• 6. Research on Humanities and Social SciencesISSN 2222-1719 (Paper) ISSN 2222Vol.3, No.5, 2013extent to which it is capable of holding its narrators and heaturn helps in important ways to shape the collective and individual identity formed through narrative.5. Continuity and DiscontinuityIs there “A Dynamic Continuity between Traditions”, as the title ocultural narrative that helps to define the “African” identity in the twentyare to be answered emphatically in the positive. This makes Doudou a good representativin the debate on the formation and evolution of “African identity.” The second half of the divide argues from a postcolonial analytic perspective that the situation is not as simple as suggested by the tradition Doudou represenCritical race theorists like Bhabha (1994), Fabian (1983), Onoge (in Jestel 1988), and Appiah (1992), consider that itwould have been desirable to believe that narrative ethics, in its traditional West African variant enjoys the fullnessof the ideal and romantic state depicted in the tradition of Doudou. Yet, for several reasons, such a conviction doesnot sit well anymore.The first reason is the importance critical theory attaches to a hermeneutic of suspicion. Being critical of the role oftraditional narratives is not a denial of the importance of narrative in Africa, particularly in relation to questions ofidentity and ethics. The suspicion is rather directed towards the subtle disregard for the “politics of otherness” thataffects the communal remembrance of many African communities, which in turn makes the “traditional”construction of African identity problematic. In the light of a critical theoretical framework, which seeks to revealhow narration as a formative act of personhood and identityan uncritical projection of the value of the traditional narrative will inadvertently submit to the “illusion of race,”which it seeks to abandon (Appiah 1992:28oblivious of and runs parallel to other historical experiences of Africans that have induced the creation of Africanidentities. Yet, as Kanneh (1998:vii) points out, the history of the “African past” plays an importaconstruction of African identities, and it is important to pay attention to the meanings of the histories associated with“African storied selves.”The second reason, which is closely connected to the first, is the fact that the identitiesand conventional) African narratives are understandable only as a construct that is meaningful within specifichistorical contexts. Appiah (2003) has identified three main contexts for understanding African identities. The fis the period preceding the Europeannarrative, because the narrative was an authentic story that held the storyteller and their traditions together. Thisperiod was followed by European domination of Africa, which we can describe as the period of the conventional orinter-cultural narrative. During this period, the traditional narrative was overruled and replaced with a narrative ofotherness. The effect of such displacementnarrative, issuing the subsequent third period of selfduring and after independence (Appiah 2003:58Africa’ had become the myth from which to derive “African identities.”This new myth was no continuation of the intracultural tradition from their story, but also succeeded in bequeathing the African with a narrative that was not theirown. From then on the story of and about Africans would be a kind of parody, a story detached from the livedexperience of Africans, but told, all the sa2003:60) illustrates this conventional African narrative by pointing out the corruption of indigenous names intoWestern names, where “Mensah”, for example, becomes “Menson” or the cor‘Anthony Appiah’ (Appiah 1992:158). Other examples are the authoritarian structure of social relations that mimicthe colonial structure, the misplaced socioabout themselves. A particular illustration of interest here is the reference to the letter of gratitude from the GhanaCouncil of Churches to the “Mother Churches” during the centenary celebrations of missionary work in Ghana:“These kind people [the missionariesThey sacrificed their lives … to bringcivilization” (Parsons 1963:18; also cited in Appiah 2003:61).This type of self-denigration undertaken by Africans on behalf of Africans cannot be lightly dismissed as merecircumstance of history, nor will it be true to say that Africans no longer think of themselves in this paradigm of theResearch on Humanities and Social Sciences1719 (Paper) ISSN 2222-2863 (Online)51extent to which it is capable of holding its narrators and hearers in the cosmology it presumes. This cosmology inturn helps in important ways to shape the collective and individual identity formed through narrative.Is there “A Dynamic Continuity between Traditions”, as the title of Doudou’s (2000) essay suggests? Is it the intracultural narrative that helps to define the “African” identity in the twenty-first century? For Doudou these questionsare to be answered emphatically in the positive. This makes Doudou a good representativin the debate on the formation and evolution of “African identity.” The second half of the divide argues from a postcolonial analytic perspective that the situation is not as simple as suggested by the tradition Doudou represenCritical race theorists like Bhabha (1994), Fabian (1983), Onoge (in Jestel 1988), and Appiah (1992), consider that itwould have been desirable to believe that narrative ethics, in its traditional West African variant enjoys the fullnessand romantic state depicted in the tradition of Doudou. Yet, for several reasons, such a conviction doesThe first reason is the importance critical theory attaches to a hermeneutic of suspicion. Being critical of the role ofonal narratives is not a denial of the importance of narrative in Africa, particularly in relation to questions ofidentity and ethics. The suspicion is rather directed towards the subtle disregard for the “politics of otherness” thatremembrance of many African communities, which in turn makes the “traditional”construction of African identity problematic. In the light of a critical theoretical framework, which seeks to revealhow narration as a formative act of personhood and identity has turned into a political act of power and domination,an uncritical projection of the value of the traditional narrative will inadvertently submit to the “illusion of race,”which it seeks to abandon (Appiah 1992:28-72). The fallacy arises from the fact that such projection (see Doudou) isoblivious of and runs parallel to other historical experiences of Africans that have induced the creation of Africanidentities. Yet, as Kanneh (1998:vii) points out, the history of the “African past” plays an importaconstruction of African identities, and it is important to pay attention to the meanings of the histories associated withThe second reason, which is closely connected to the first, is the fact that the identities composed in (both traditionaland conventional) African narratives are understandable only as a construct that is meaningful within specifichistorical contexts. Appiah (2003) has identified three main contexts for understanding African identities. The fis the period preceding the European – African contact. This period ties in with the traditional or intranarrative, because the narrative was an authentic story that held the storyteller and their traditions together. Thisd by European domination of Africa, which we can describe as the period of the conventional orcultural narrative. During this period, the traditional narrative was overruled and replaced with a narrative ofotherness. The effect of such displacement (deconstruction) of narrative was a separation of Africans from theirnarrative, issuing the subsequent third period of self-alienation. This last period spreads from the time just before,during and after independence (Appiah 2003:58-62). By this time, it was evident that ‘a story about the story ofAfrica’ had become the myth from which to derive “African identities.”This new myth was no continuation of the intra-cultural tradition. It did not only separate the storyon from their story, but also succeeded in bequeathing the African with a narrative that was not theirown. From then on the story of and about Africans would be a kind of parody, a story detached from the livedexperience of Africans, but told, all the same, over and over again from generation to generation. Appiah (2000:96;2003:60) illustrates this conventional African narrative by pointing out the corruption of indigenous names intoWestern names, where “Mensah”, for example, becomes “Menson” or the corruption of ‘Antorey Appiah’ to‘Anthony Appiah’ (Appiah 1992:158). Other examples are the authoritarian structure of social relations that mimicthe colonial structure, the misplaced socio-political priorities and the less than heroic story that Africans cabout themselves. A particular illustration of interest here is the reference to the letter of gratitude from the GhanaCouncil of Churches to the “Mother Churches” during the centenary celebrations of missionary work in Ghana:he missionaries] carried our church from her infancy to almost manhood (sic).They sacrificed their lives … to bring our benighted race (my emphasis) the light of the Gospel andcivilization” (Parsons 1963:18; also cited in Appiah 2003:61).denigration undertaken by Africans on behalf of Africans cannot be lightly dismissed as merecircumstance of history, nor will it be true to say that Africans no longer think of themselves in this paradigm of thewww.iiste.orgrers in the cosmology it presumes. This cosmology inturn helps in important ways to shape the collective and individual identity formed through narrative.f Doudou’s (2000) essay suggests? Is it the intra-first century? For Doudou these questionsare to be answered emphatically in the positive. This makes Doudou a good representative of one half of the dividein the debate on the formation and evolution of “African identity.” The second half of the divide argues from a post-colonial analytic perspective that the situation is not as simple as suggested by the tradition Doudou represents.Critical race theorists like Bhabha (1994), Fabian (1983), Onoge (in Jestel 1988), and Appiah (1992), consider that itwould have been desirable to believe that narrative ethics, in its traditional West African variant enjoys the fullnessand romantic state depicted in the tradition of Doudou. Yet, for several reasons, such a conviction doesThe first reason is the importance critical theory attaches to a hermeneutic of suspicion. Being critical of the role ofonal narratives is not a denial of the importance of narrative in Africa, particularly in relation to questions ofidentity and ethics. The suspicion is rather directed towards the subtle disregard for the “politics of otherness” thatremembrance of many African communities, which in turn makes the “traditional”construction of African identity problematic. In the light of a critical theoretical framework, which seeks to revealhas turned into a political act of power and domination,an uncritical projection of the value of the traditional narrative will inadvertently submit to the “illusion of race,”t that such projection (see Doudou) isoblivious of and runs parallel to other historical experiences of Africans that have induced the creation of Africanidentities. Yet, as Kanneh (1998:vii) points out, the history of the “African past” plays an important role in theconstruction of African identities, and it is important to pay attention to the meanings of the histories associated withcomposed in (both traditionaland conventional) African narratives are understandable only as a construct that is meaningful within specifichistorical contexts. Appiah (2003) has identified three main contexts for understanding African identities. The firstAfrican contact. This period ties in with the traditional or intra-culturalnarrative, because the narrative was an authentic story that held the storyteller and their traditions together. Thisd by European domination of Africa, which we can describe as the period of the conventional orcultural narrative. During this period, the traditional narrative was overruled and replaced with a narrative of(deconstruction) of narrative was a separation of Africans from theiralienation. This last period spreads from the time just before,t was evident that ‘a story about the story ofcultural tradition. It did not only separate the story-teller of the intra-on from their story, but also succeeded in bequeathing the African with a narrative that was not theirown. From then on the story of and about Africans would be a kind of parody, a story detached from the livedme, over and over again from generation to generation. Appiah (2000:96;2003:60) illustrates this conventional African narrative by pointing out the corruption of indigenous names intoruption of ‘Antorey Appiah’ to‘Anthony Appiah’ (Appiah 1992:158). Other examples are the authoritarian structure of social relations that mimicpolitical priorities and the less than heroic story that Africans composeabout themselves. A particular illustration of interest here is the reference to the letter of gratitude from the GhanaCouncil of Churches to the “Mother Churches” during the centenary celebrations of missionary work in Ghana:carried our church from her infancy to almost manhood (sic).(my emphasis) the light of the Gospel anddenigration undertaken by Africans on behalf of Africans cannot be lightly dismissed as merecircumstance of history, nor will it be true to say that Africans no longer think of themselves in this paradigm of the
  • 7. Research on Humanities and Social SciencesISSN 2222-1719 (Paper) ISSN 2222Vol.3, No.5, 2013politics of otherness. We can test thisforms of negativity, because “we are in Africa.” One would often hear statements such as “the African stomach fearsno germs,” or “the African time” as an excuse for lateness. Wiof Ghanaian mechanics to prefer the rough estimation of measurements and so provide poor mechanical serviceswhen they work of themselves. Yet the same mechanic would use appropriate measuring instrumeexcellent job when working under the supervision of “a European supervisor.” Wiredu was using this example toillustrate what he sees as the unanalytic or unscientific and, hence, “traditional mode of understanding, utilizing, andcontrolling external nature and of interpreting the place of man within it” (Wiredu, 11). Unfortunately, in offeringthis illustration, Wiredu himself fell into the spiral of a nonmode is common … to the whole African race”(Wiredu, 11). Such a view makes the “traditional mode” a function ofmodernity, defining the “typically African” in a frame of the politics of temporality (Kanneh 1998). It seems better toread Wiredu’s illustration as part of an alternegativity as a differential for specifying the African identity. Appiah (2003:60) likens this narrative of selfdenigration metaphorically to the amnesic condition of Thompson, the main cwho mistook his wife for a hat, and other clinical talesamnesia that he had no sense of time any more. Lacking a past left him with neither a consciousness of the prenor an awareness of self or the other.It is in the light of this altered cultural psychology that current critical theory seeks to expose how the present ofAfrican identity is constructed by “histories connected with the domination, imagination andAfrica; … histories that have constructed a range of political and theoretical parameters around race” (Kanneh1998:1-2; Appiah 1992:3-72; Mazrui 1986:96). The question is whether intracapable of forming African identities that are not completely trapped in “the curious intersection” of tradition andmodernity, or of the dialectic of otherness, since “the movement between African and European contexts reveals howAfrica and its identities have been crucially informed by the impact of knowledges and interests from outside thecontinent” (Kanneh, 1).The third reason for being suspicious of a continuity of narrative is the fact that the dialectic of otherness referred toabove poses as a pretentious encryption of African identities. Kanneh (1998:3encryption when, in view of the politics of otherness, he argues that African history is no more than the “dominatingnarrative destiny, intent on overriding and writingdiscontinuity is experienced as “narrative uncertainty” (Kanneh, 3Capra 1991), and as a displaced cosmology (Asamoahand about Africa creates a problem of interpretation, since every encrypted text must be interpreted, if it should bemeaningful. Referring to Naipaul’s novel (1979),have an effect on a modern understanding of African reality all culminate up in “a problem of cultural interpretation.”The problem arises since the external narrative about Africa forcefully establishes an implicit dialogue between“(evolutionary) times and places” (Kanneh, 1) and interprets ‘African otherness’ as a temposalvaged from dying out because of its tardiness on the time axis. Kanneh illustrates the point by referring to one ofNaipaul’s characters, Father Huisman, the embHuisman’s approach to reconstructing the ‘Africa’ that was at the verge of dying was to collect African artifacts andset them up in his museum on the European school compound and interprmasks’ (Kanneh, 6).6. Ethical and Moral Implications of the Discontinuity in African NarrativeAs noted earlier in connection with Newton’s theory (1995:4ff), narrative ethics is not so much about “propositionmorality. It is more about the “positional,” ethical processes of selfexperiences of people, their pertinent desires and feelings, their aspirations for transformation and fulfillment areenacted through a “heroic story.” The ethical import of such a story will depend on its ability to establish “narrativeinter-subjectivity” through processes of recollection. Such interreferencing” because of narrative’s capacity forcannot efface the distinction of narrator, hearer and text as distinct components constitutive of the act of “Saying”(Newton, 4ff). As Kanneh (1998:6) observes, however, the cultural hisengage in a self-referencing narration. The politics of otherness tends to incorporate the narrator, the interlocutor andResearch on Humanities and Social Sciences1719 (Paper) ISSN 2222-2863 (Online)52politics of otherness. We can test this proposition by collecting certain popular slogans in Ghana, which excuse someforms of negativity, because “we are in Africa.” One would often hear statements such as “the African stomach fearsno germs,” or “the African time” as an excuse for lateness. Wiredu (1980:13) has pointed to the perennial difficultyof Ghanaian mechanics to prefer the rough estimation of measurements and so provide poor mechanical serviceswhen they work of themselves. Yet the same mechanic would use appropriate measuring instrumeexcellent job when working under the supervision of “a European supervisor.” Wiredu was using this example toillustrate what he sees as the unanalytic or unscientific and, hence, “traditional mode of understanding, utilizing, andlling external nature and of interpreting the place of man within it” (Wiredu, 11). Unfortunately, in offeringthis illustration, Wiredu himself fell into the spiral of a non-critical theory of race, observing that the “(traditional)e whole African race”(Wiredu, 11). Such a view makes the “traditional mode” a function ofmodernity, defining the “typically African” in a frame of the politics of temporality (Kanneh 1998). It seems better toread Wiredu’s illustration as part of an altered state of a cultural psychology that allows the African to excusenegativity as a differential for specifying the African identity. Appiah (2003:60) likens this narrative of selfdenigration metaphorically to the amnesic condition of Thompson, the main character of Oliver Sack’s,who mistook his wife for a hat, and other clinical tales (1987:108ff, cf Allen 1993:26). So bad was Thompson’samnesia that he had no sense of time any more. Lacking a past left him with neither a consciousness of the prenor an awareness of self or the other.It is in the light of this altered cultural psychology that current critical theory seeks to expose how the present ofAfrican identity is constructed by “histories connected with the domination, imagination andAfrica; … histories that have constructed a range of political and theoretical parameters around race” (Kanneh72; Mazrui 1986:96). The question is whether intra-cultural West African narrative is stillforming African identities that are not completely trapped in “the curious intersection” of tradition andmodernity, or of the dialectic of otherness, since “the movement between African and European contexts reveals hown crucially informed by the impact of knowledges and interests from outside theThe third reason for being suspicious of a continuity of narrative is the fact that the dialectic of otherness referred toencryption of African identities. Kanneh (1998:3-4) expresses this idea of pretentiousencryption when, in view of the politics of otherness, he argues that African history is no more than the “dominatingnarrative destiny, intent on overriding and writing over what is … essentially African.” In this dialectic,discontinuity is experienced as “narrative uncertainty” (Kanneh, 3-4), superimposed normativity (Appiah in LaCapra 1991), and as a displaced cosmology (Asamoah-Gyadu 2010). Naturally, then, the conand about Africa creates a problem of interpretation, since every encrypted text must be interpreted, if it should bemeaningful. Referring to Naipaul’s novel (1979), A bend in the river, Kanneh explains why colonial discourses thathave an effect on a modern understanding of African reality all culminate up in “a problem of cultural interpretation.”The problem arises since the external narrative about Africa forcefully establishes an implicit dialogue betweenand places” (Kanneh, 1) and interprets ‘African otherness’ as a temposalvaged from dying out because of its tardiness on the time axis. Kanneh illustrates the point by referring to one ofNaipaul’s characters, Father Huisman, the embodiment of the European re-writing of “what is essentially African.”Huisman’s approach to reconstructing the ‘Africa’ that was at the verge of dying was to collect African artifacts andset them up in his museum on the European school compound and interpret what ‘real Africa’ is from these ‘African6. Ethical and Moral Implications of the Discontinuity in African NarrativeAs noted earlier in connection with Newton’s theory (1995:4ff), narrative ethics is not so much about “propositionmorality. It is more about the “positional,” ethical processes of self- and other-consciousness, where dailyexperiences of people, their pertinent desires and feelings, their aspirations for transformation and fulfillment arestory.” The ethical import of such a story will depend on its ability to establish “narrativesubjectivity” through processes of recollection. Such inter-subjective relations will be a “permanent selfreferencing” because of narrative’s capacity for identity formation. Yet a narration that has ethical implicationscannot efface the distinction of narrator, hearer and text as distinct components constitutive of the act of “Saying”(Newton, 4ff). As Kanneh (1998:6) observes, however, the cultural history of Africa does not allow Africans toreferencing narration. The politics of otherness tends to incorporate the narrator, the interlocutor andwww.iiste.orgproposition by collecting certain popular slogans in Ghana, which excuse someforms of negativity, because “we are in Africa.” One would often hear statements such as “the African stomach fearsredu (1980:13) has pointed to the perennial difficultyof Ghanaian mechanics to prefer the rough estimation of measurements and so provide poor mechanical serviceswhen they work of themselves. Yet the same mechanic would use appropriate measuring instruments and produce anexcellent job when working under the supervision of “a European supervisor.” Wiredu was using this example toillustrate what he sees as the unanalytic or unscientific and, hence, “traditional mode of understanding, utilizing, andlling external nature and of interpreting the place of man within it” (Wiredu, 11). Unfortunately, in offeringcritical theory of race, observing that the “(traditional)e whole African race”(Wiredu, 11). Such a view makes the “traditional mode” a function ofmodernity, defining the “typically African” in a frame of the politics of temporality (Kanneh 1998). It seems better toed state of a cultural psychology that allows the African to excusenegativity as a differential for specifying the African identity. Appiah (2003:60) likens this narrative of self-haracter of Oliver Sack’s, The man(1987:108ff, cf Allen 1993:26). So bad was Thompson’samnesia that he had no sense of time any more. Lacking a past left him with neither a consciousness of the present,It is in the light of this altered cultural psychology that current critical theory seeks to expose how the present ofAfrican identity is constructed by “histories connected with the domination, imagination and interpretation ofAfrica; … histories that have constructed a range of political and theoretical parameters around race” (Kannehcultural West African narrative is stillforming African identities that are not completely trapped in “the curious intersection” of tradition andmodernity, or of the dialectic of otherness, since “the movement between African and European contexts reveals hown crucially informed by the impact of knowledges and interests from outside theThe third reason for being suspicious of a continuity of narrative is the fact that the dialectic of otherness referred to4) expresses this idea of pretentiousencryption when, in view of the politics of otherness, he argues that African history is no more than the “dominatingover what is … essentially African.” In this dialectic,4), superimposed normativity (Appiah in LaGyadu 2010). Naturally, then, the conventional narrative ofand about Africa creates a problem of interpretation, since every encrypted text must be interpreted, if it should be, Kanneh explains why colonial discourses thathave an effect on a modern understanding of African reality all culminate up in “a problem of cultural interpretation.”The problem arises since the external narrative about Africa forcefully establishes an implicit dialogue betweenand places” (Kanneh, 1) and interprets ‘African otherness’ as a tempo-spatial reality to besalvaged from dying out because of its tardiness on the time axis. Kanneh illustrates the point by referring to one ofwriting of “what is essentially African.”Huisman’s approach to reconstructing the ‘Africa’ that was at the verge of dying was to collect African artifacts andet what ‘real Africa’ is from these ‘AfricanAs noted earlier in connection with Newton’s theory (1995:4ff), narrative ethics is not so much about “propositional”consciousness, where dailyexperiences of people, their pertinent desires and feelings, their aspirations for transformation and fulfillment arestory.” The ethical import of such a story will depend on its ability to establish “narrativesubjective relations will be a “permanent self-identity formation. Yet a narration that has ethical implicationscannot efface the distinction of narrator, hearer and text as distinct components constitutive of the act of “Saying”tory of Africa does not allow Africans toreferencing narration. The politics of otherness tends to incorporate the narrator, the interlocutor and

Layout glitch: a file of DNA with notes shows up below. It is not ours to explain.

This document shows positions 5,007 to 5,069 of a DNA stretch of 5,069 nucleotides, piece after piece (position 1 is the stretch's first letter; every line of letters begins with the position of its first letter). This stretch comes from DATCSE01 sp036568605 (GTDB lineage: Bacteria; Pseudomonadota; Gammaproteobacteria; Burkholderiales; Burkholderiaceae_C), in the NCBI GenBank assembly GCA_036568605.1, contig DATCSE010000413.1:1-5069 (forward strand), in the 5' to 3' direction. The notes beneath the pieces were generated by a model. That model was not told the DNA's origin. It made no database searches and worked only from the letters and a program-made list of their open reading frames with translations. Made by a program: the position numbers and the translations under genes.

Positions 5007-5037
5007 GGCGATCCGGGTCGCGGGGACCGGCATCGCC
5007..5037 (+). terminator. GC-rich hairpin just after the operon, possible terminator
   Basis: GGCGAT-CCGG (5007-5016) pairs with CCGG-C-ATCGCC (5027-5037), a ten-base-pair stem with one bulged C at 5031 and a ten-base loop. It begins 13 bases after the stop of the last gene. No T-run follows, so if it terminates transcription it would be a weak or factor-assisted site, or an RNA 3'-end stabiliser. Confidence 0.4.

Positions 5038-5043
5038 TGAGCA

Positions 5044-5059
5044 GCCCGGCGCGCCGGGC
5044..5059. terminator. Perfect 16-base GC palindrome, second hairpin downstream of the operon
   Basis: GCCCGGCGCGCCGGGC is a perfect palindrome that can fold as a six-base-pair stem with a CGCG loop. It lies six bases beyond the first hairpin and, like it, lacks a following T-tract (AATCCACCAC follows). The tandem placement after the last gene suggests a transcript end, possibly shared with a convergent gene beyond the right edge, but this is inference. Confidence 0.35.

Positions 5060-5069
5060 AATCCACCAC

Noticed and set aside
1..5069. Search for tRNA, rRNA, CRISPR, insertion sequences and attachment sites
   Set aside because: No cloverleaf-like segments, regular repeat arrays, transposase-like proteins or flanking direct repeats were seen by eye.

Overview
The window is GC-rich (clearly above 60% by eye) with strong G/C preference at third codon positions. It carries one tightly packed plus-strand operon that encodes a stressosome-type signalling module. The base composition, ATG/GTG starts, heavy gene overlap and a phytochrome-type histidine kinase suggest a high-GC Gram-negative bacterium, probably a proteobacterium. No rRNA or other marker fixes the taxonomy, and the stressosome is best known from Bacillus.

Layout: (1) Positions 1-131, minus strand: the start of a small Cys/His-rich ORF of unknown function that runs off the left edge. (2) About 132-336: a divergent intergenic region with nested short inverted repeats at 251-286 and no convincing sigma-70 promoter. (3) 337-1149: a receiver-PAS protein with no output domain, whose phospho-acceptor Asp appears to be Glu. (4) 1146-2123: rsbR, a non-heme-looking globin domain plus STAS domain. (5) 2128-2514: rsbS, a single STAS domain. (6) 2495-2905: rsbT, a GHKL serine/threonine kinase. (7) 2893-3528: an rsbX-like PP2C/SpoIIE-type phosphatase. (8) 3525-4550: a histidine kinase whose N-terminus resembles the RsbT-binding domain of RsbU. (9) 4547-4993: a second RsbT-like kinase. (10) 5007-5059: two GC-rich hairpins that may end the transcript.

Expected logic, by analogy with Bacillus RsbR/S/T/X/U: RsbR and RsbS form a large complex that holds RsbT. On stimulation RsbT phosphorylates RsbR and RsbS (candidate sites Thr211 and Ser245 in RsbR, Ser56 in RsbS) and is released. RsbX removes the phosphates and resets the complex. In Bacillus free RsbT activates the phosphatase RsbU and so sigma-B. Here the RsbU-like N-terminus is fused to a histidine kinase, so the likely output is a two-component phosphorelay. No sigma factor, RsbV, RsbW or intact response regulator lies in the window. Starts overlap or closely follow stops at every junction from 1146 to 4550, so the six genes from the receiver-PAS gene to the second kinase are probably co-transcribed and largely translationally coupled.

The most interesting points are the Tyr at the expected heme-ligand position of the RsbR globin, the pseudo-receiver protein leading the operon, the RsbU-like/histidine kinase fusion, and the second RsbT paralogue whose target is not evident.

• 8. Research on Humanities and Social SciencesISSN 2222-1719 (Paper) ISSN 2222Vol.3, No.5, 2013the text into one and the same agent. This agent was initially, the “WesternAfrican as a result of many years of imbibing the lesson that the “Other” was the norm. Since the narrator hadbecome their own cultural interlocutor, a dysfunction between interpretation and observation occurred. Instead of “atranscendent narrative penetrating knowingly into preAfrican societies an experience of narrative transfixation, and narcissism, in which the European narrative orderfunctions as the Medusa of an African narrative. In this way narrative discontinuity induces moral discontinuity,since the question of identity in narrative ceases to be an ethical one and becomes one of power. The new question isnot “what is my identity,” but “how can I be like theinto the power of identity.The ethical implication of the discontinuity of narrative therefore finds accurate expression through the imageryKanneh uses in referencing similar notions of Nainarrators, they also pose as victims of their narration (cf. Kanneh, 4identified political leadership in Africa as a good illustration of how Africans experitheir internalized identity. In doing so, he suggests that a good portion of the African experience of politicaldictatorships, oppression, and in some cases, general dysfunction may be interpreted from a psychologicalperspective of narrative ethics to be partly the result of a unconscious expression of an internalized colonial identityin the form of a “habit of (self) humiliation.”7. Review and Suggestions for Further ResearchAccording to David Tracy (1987:25), “all theoror as bad as its ability to illuminate the problems we discover or invent and its ability to increase the possibility ofgood action. Good theory, after all, is both an abstractionGiven the growing research interest in West African narrative, a contribution to that research from the perspective ofnarrative ethics is a complementary effort. By adopting the critical race theory,the tacit but real parallel progression of the traditional and conventional narratives in the formation and definition ofAfrican identities. Research into West African narrative could itself be trapped in the spiralotherness, unless conscious efforts are made to identify how the conventional narrative surreptitiously modulates themotivation of West African narrative research. Above all, this discussion obtains its significance from theoverwhelming consensus on the importance of narrative among African communities in the formation of communalas well as individual identity. Given the significance of the identity question in ethics, it makes sense to want toexplain pertinent ethical challenges in Wcorrelation between the superimposed identity of otherness and ethical or rather nonFurther research may therefore want to conduct a proper categorization ofcontinuity and discontinuity can be studied from a broader and interdisciplinary perspective that incorporatesfieldwork so as to reduce the weakness of abstract theorizing. Consequent upon such fieldwork, furtheraim at transforming the dichotomous paradigm of reading West African narrative from the two separate angles of thetraditional versus conventional forms, and identify liminal spaces in which Africans are successfully deconstructingthe conventional narrative and instituting traditional forms that are less trapped in the politics of temporality. In thewords of Kanneh, the direction of further research envisaged here will be to explore possibilities of resolving theidentity dilemma of “Africa (as) split between a dying, traditional past which is at once hugely intrusive andobsolete, and a banal modernity which is obsessed with interpreting an ‘idea’ of African identity” (Kanneh 1998:6).ReferencesAllen, R. C. (1993:27-67) When narrative faiAppiah, K. A. (1992) In my father’s house: Africa in the philosophy of cultureAppiah, S. K. (2000) Africanness, inculturation, ethics: In search of the subject of an inculturFrankfurt am Main: Peter Lang.Appiah, S. K. (2003) The Quest of African Identity. InAssimeng, M. (1989) Religion and social change in West Africa.Assmann, J. (1992) Das kulturelle Gedächtnis: Schrift, Erinnerung und politische Identität in frühen HochkulturenMünchen: Beck.Research on Humanities and Social Sciences1719 (Paper) ISSN 2222-2863 (Online)53the text into one and the same agent. This agent was initially, the “Western-other,” only toAfrican as a result of many years of imbibing the lesson that the “Other” was the norm. Since the narrator hadbecome their own cultural interlocutor, a dysfunction between interpretation and observation occurred. Instead of “aanscendent narrative penetrating knowingly into pre-colonial African societies,” we rather have in postAfrican societies an experience of narrative transfixation, and narcissism, in which the European narrative orderAfrican narrative. In this way narrative discontinuity induces moral discontinuity,since the question of identity in narrative ceases to be an ethical one and becomes one of power. The new question isnot “what is my identity,” but “how can I be like the other so as to be acceptable?” Here narrative ethics collapsesThe ethical implication of the discontinuity of narrative therefore finds accurate expression through the imageryKanneh uses in referencing similar notions of Naipual; namely, the metaphor that whenever Africans pose asnarrators, they also pose as victims of their narration (cf. Kanneh, 4-5). Appiah (2000:132ff; 2003:61identified political leadership in Africa as a good illustration of how Africans experience themselves as victims oftheir internalized identity. In doing so, he suggests that a good portion of the African experience of politicaldictatorships, oppression, and in some cases, general dysfunction may be interpreted from a psychologicaltive of narrative ethics to be partly the result of a unconscious expression of an internalized colonial identityin the form of a “habit of (self) humiliation.”7. Review and Suggestions for Further ResearchAccording to David Tracy (1987:25), “all theory of interpretation – like all theory itself –or as bad as its ability to illuminate the problems we discover or invent and its ability to increase the possibility ofgood action. Good theory, after all, is both an abstraction from, and an enrichment of, our concrete experience.”Given the growing research interest in West African narrative, a contribution to that research from the perspective ofnarrative ethics is a complementary effort. By adopting the critical race theory, the discussion has attempted to revealthe tacit but real parallel progression of the traditional and conventional narratives in the formation and definition ofAfrican identities. Research into West African narrative could itself be trapped in the spiralotherness, unless conscious efforts are made to identify how the conventional narrative surreptitiously modulates themotivation of West African narrative research. Above all, this discussion obtains its significance from theg consensus on the importance of narrative among African communities in the formation of communalas well as individual identity. Given the significance of the identity question in ethics, it makes sense to want toexplain pertinent ethical challenges in West Africa by way of building a robust theory that is reliable for testing thecorrelation between the superimposed identity of otherness and ethical or rather non-ethical practices.Further research may therefore want to conduct a proper categorization of West African narratives. The question ofcontinuity and discontinuity can be studied from a broader and interdisciplinary perspective that incorporatesfieldwork so as to reduce the weakness of abstract theorizing. Consequent upon such fieldwork, furtheraim at transforming the dichotomous paradigm of reading West African narrative from the two separate angles of thetraditional versus conventional forms, and identify liminal spaces in which Africans are successfully deconstructingtional narrative and instituting traditional forms that are less trapped in the politics of temporality. In thewords of Kanneh, the direction of further research envisaged here will be to explore possibilities of resolving the(as) split between a dying, traditional past which is at once hugely intrusive andobsolete, and a banal modernity which is obsessed with interpreting an ‘idea’ of African identity” (Kanneh 1998:6).67) When narrative fails. In Journal of religious ethics, vol 21, No.1.In my father’s house: Africa in the philosophy of culture. NY: Oxford University Press.Africanness, inculturation, ethics: In search of the subject of an inculturAppiah, S. K. (2003) The Quest of African Identity. In Exchange 32,1. Leiden: Brill.Religion and social change in West Africa. Accra: Ghana Universities Press.kulturelle Gedächtnis: Schrift, Erinnerung und politische Identität in frühen Hochkulturenwww.iiste.orgother,” only to be mimicked later by theAfrican as a result of many years of imbibing the lesson that the “Other” was the norm. Since the narrator hadbecome their own cultural interlocutor, a dysfunction between interpretation and observation occurred. Instead of “acolonial African societies,” we rather have in post-colonialAfrican societies an experience of narrative transfixation, and narcissism, in which the European narrative orderAfrican narrative. In this way narrative discontinuity induces moral discontinuity,since the question of identity in narrative ceases to be an ethical one and becomes one of power. The new question isother so as to be acceptable?” Here narrative ethics collapsesThe ethical implication of the discontinuity of narrative therefore finds accurate expression through the imagerypual; namely, the metaphor that whenever Africans pose as5). Appiah (2000:132ff; 2003:61-63) hasence themselves as victims oftheir internalized identity. In doing so, he suggests that a good portion of the African experience of politicaldictatorships, oppression, and in some cases, general dysfunction may be interpreted from a psychologicaltive of narrative ethics to be partly the result of a unconscious expression of an internalized colonial identityis an interpretation as goodor as bad as its ability to illuminate the problems we discover or invent and its ability to increase the possibility offrom, and an enrichment of, our concrete experience.”Given the growing research interest in West African narrative, a contribution to that research from the perspective ofthe discussion has attempted to revealthe tacit but real parallel progression of the traditional and conventional narratives in the formation and definition ofAfrican identities. Research into West African narrative could itself be trapped in the spiral of the politics ofotherness, unless conscious efforts are made to identify how the conventional narrative surreptitiously modulates themotivation of West African narrative research. Above all, this discussion obtains its significance from theg consensus on the importance of narrative among African communities in the formation of communalas well as individual identity. Given the significance of the identity question in ethics, it makes sense to want toest Africa by way of building a robust theory that is reliable for testing theethical practices.West African narratives. The question ofcontinuity and discontinuity can be studied from a broader and interdisciplinary perspective that incorporatesfieldwork so as to reduce the weakness of abstract theorizing. Consequent upon such fieldwork, further research canaim at transforming the dichotomous paradigm of reading West African narrative from the two separate angles of thetraditional versus conventional forms, and identify liminal spaces in which Africans are successfully deconstructingtional narrative and instituting traditional forms that are less trapped in the politics of temporality. In thewords of Kanneh, the direction of further research envisaged here will be to explore possibilities of resolving the(as) split between a dying, traditional past which is at once hugely intrusive andobsolete, and a banal modernity which is obsessed with interpreting an ‘idea’ of African identity” (Kanneh 1998:6)., vol 21, No.1.. NY: Oxford University Press.Africanness, inculturation, ethics: In search of the subject of an inculturated Christian ethic.Accra: Ghana Universities Press.kulturelle Gedächtnis: Schrift, Erinnerung und politische Identität in frühen Hochkulturen.